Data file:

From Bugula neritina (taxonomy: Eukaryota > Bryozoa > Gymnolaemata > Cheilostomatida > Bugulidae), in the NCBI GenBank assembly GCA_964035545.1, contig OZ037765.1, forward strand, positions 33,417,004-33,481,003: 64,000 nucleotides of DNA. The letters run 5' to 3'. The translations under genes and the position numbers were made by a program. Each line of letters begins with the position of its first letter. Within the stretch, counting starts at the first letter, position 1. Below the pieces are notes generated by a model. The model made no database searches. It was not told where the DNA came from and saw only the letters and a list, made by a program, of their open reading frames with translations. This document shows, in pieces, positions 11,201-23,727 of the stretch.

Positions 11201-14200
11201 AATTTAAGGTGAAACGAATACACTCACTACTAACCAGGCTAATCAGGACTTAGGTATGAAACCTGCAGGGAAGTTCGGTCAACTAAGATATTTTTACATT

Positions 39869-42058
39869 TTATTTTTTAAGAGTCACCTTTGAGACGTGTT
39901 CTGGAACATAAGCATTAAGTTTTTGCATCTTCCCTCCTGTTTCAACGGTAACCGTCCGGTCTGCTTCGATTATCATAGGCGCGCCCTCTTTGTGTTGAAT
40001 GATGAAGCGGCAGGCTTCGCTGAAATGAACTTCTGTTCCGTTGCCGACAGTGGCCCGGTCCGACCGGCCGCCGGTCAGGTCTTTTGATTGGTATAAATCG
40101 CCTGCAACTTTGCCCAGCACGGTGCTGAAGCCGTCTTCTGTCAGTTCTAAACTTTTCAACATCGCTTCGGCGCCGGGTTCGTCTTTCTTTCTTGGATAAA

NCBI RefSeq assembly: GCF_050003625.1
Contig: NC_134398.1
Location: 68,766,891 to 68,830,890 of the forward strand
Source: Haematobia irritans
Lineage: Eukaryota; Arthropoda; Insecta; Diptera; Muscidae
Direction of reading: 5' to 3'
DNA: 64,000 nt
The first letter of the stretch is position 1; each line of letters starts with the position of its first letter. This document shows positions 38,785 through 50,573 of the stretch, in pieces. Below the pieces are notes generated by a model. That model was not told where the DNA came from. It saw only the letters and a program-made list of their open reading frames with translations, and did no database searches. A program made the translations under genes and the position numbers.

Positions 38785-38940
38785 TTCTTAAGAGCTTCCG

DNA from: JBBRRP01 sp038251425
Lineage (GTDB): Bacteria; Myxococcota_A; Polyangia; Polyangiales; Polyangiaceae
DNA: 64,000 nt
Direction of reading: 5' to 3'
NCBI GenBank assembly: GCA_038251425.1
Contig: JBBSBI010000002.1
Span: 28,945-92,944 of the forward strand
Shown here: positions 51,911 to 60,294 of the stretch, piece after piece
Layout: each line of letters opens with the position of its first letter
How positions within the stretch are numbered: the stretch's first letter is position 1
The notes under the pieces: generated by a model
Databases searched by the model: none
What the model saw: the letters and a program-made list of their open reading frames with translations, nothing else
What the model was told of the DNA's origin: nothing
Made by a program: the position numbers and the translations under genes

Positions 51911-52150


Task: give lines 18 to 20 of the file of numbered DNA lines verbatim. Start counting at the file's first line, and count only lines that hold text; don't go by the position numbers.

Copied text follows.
38785 TTCTTAAGAGCTTCCG

DNA from: JBBRRP01 sp038251425
Lineage (GTDB): Bacteria; Myxococcota_A; Polyangia; Polyangiales; Polyangiaceae